2018: Year of God’s Presence


Fear not, for I am with you

Isaiah 41:10


Over the next several weeks as we start 2018 I plan to look at God’s special role for us as leaders. Often we become so focused on what we must do to succeed that we forget what He does through us so we can succeed. Many times we become so gripped by the fear of failure or anger over our inferiority that we lose confidence and become discouraged. So at the beginning of 2018 our aim is to transform our fear into freedom, our inferiority into confidence, and our emptiness into God’s fullness for us as leaders. Today’s blog focuses on a sense of God’s presence that delivers us from fear.


Fear dominates many leaders, and those who claim they are unafraid deceive themselves. When a person has responsibility for the well being of large numbers of families, the spiritual health of hundreds of people, the eternal well being of an entire community, and the aims of a business or ministry, there is no way he can escape feeling afraid. Fear becomes more dominant when a leader’s identity depends on success, when what she or he does determines who she or he is. What can leaders do about fear?


The ancient prophet Isaiah wrote words that made his people fearful, so he gave them insights about God that freed them from their struggle, and these words deliver modern leaders as well. The prophet wrote us a message from God.


Fear not for I am with you (Isa. 41:10).


Fear has many forms. It may be


an actual fear or an imaginary fear,

a rational fear or an irrational fear,

a potential fear or an established fear,

a small fear or an overwhelming fear,

a deserved fear or an undeserved fear,

a temporary fear or a lasting fear,

a known fear or a secret fear,

a deserved fear or an undeserved fear.


Whatever form fear takes, we have every right to be afraid apart from God’s presence. As leaders we face overwhelming responsibilities and have tasks we cannot do no matter how talented and experienced we are. Left to ourselves we will fall short of our targets unless we learn to overcome ourselves. So how do we overcome ourselves when we feel fear, become angry, and take it out on others? Let me give you some steps that have set me free from fear. I am certain they will do the same for you.


1. Remember that as a leader you constantly face responsibilities you can never do even though God demands them of you.


2. List your fears, make certain you identify them, and don’t try to hide any of them.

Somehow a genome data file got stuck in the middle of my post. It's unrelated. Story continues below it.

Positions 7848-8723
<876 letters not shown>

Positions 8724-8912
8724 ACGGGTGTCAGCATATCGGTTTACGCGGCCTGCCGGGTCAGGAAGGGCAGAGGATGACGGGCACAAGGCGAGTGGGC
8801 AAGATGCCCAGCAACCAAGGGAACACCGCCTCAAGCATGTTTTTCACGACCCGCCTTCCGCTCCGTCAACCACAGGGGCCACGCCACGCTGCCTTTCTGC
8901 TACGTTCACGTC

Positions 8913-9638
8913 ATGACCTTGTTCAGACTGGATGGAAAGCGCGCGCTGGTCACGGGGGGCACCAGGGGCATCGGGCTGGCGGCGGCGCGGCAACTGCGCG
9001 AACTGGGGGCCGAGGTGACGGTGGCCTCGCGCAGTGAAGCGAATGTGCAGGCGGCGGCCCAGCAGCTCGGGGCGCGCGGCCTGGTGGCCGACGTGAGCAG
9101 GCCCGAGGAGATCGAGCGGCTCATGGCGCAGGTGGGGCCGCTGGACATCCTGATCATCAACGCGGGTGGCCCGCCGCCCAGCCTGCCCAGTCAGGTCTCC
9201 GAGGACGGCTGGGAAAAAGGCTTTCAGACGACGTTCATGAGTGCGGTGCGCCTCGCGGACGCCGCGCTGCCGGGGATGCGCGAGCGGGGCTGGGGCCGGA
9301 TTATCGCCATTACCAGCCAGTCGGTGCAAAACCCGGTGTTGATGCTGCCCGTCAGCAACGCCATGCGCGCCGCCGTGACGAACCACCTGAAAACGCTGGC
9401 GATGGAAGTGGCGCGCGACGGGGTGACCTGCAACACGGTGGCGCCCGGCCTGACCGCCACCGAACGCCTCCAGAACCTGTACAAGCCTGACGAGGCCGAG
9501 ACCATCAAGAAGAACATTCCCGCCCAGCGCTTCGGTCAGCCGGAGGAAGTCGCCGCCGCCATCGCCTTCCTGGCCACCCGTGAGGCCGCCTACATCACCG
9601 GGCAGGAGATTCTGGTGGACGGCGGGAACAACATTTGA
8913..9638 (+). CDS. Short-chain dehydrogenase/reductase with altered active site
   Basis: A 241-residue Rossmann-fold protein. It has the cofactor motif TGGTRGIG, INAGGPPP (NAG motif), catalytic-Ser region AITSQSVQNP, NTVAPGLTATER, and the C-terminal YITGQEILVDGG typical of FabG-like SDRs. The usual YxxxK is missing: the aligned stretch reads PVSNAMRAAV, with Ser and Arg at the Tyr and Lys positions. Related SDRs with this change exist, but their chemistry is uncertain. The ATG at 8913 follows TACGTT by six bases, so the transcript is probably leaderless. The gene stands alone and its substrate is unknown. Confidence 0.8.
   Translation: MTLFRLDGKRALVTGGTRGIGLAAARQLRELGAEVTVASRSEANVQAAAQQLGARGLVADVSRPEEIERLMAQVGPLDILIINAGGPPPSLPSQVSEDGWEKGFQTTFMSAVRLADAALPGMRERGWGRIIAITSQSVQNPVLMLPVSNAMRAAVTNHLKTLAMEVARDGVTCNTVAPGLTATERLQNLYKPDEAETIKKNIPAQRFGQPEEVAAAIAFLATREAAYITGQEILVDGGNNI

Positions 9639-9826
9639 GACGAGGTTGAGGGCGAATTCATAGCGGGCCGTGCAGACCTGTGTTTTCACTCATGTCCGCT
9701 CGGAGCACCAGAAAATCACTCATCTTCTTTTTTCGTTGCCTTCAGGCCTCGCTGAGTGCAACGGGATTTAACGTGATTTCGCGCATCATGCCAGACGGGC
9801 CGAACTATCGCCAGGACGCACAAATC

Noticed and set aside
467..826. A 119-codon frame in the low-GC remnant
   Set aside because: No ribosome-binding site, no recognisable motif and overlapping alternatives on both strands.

3. Focus on God’s greatness, God’s faithfulness, and God’s promises until you gain the peace His presence brings you.


4. Thank God that He is with you as a leader and works through you no matter how you struggle or feel you fail Him.


5. Remember He did not call you to lead because of what you can do for Him but because of what He can do through you—a radical new insight for many leaders.



6. Remember God never lowers His standards, His expectations, or His demands; He never gives us anything we can do apart from Him.


7. Instead of lowering His demands, He lifts His leaders up to His level, reveals His glory through them, and accomplishes His purposes in amazing ways they can never do.


8. Once you remember these truths consider what He wants you to do, ask Him how to do it, begin to plan, and implement the steps He gives you by trusting Him.


9. Keep moving forward according to His direction, pursue His aims, stop and evaluate what He is doing through you, discern His new steps, and go forward.


10. Involve others with you as He directs you to, turn all you do into discipling and forming the leaders He entrusts to you, and constantly repeat this process.


Fear is God’s message that He has more to do through you than you can do or think He can do, but you are wrong: you can’t lead the way He wants you to lead, but He can lead the way He wants to lead through you.




Bill Lawrence is the President of Leader Formation International, Senior Professor Emeritus of Pastoral Ministries and Adjunct Professor of DMin Studies at Dallas Theological Seminary where he served full-time for twenty-four years (1981-2005). During this time he also was the Executive Director of the Center for Christian Leadership for twelve years.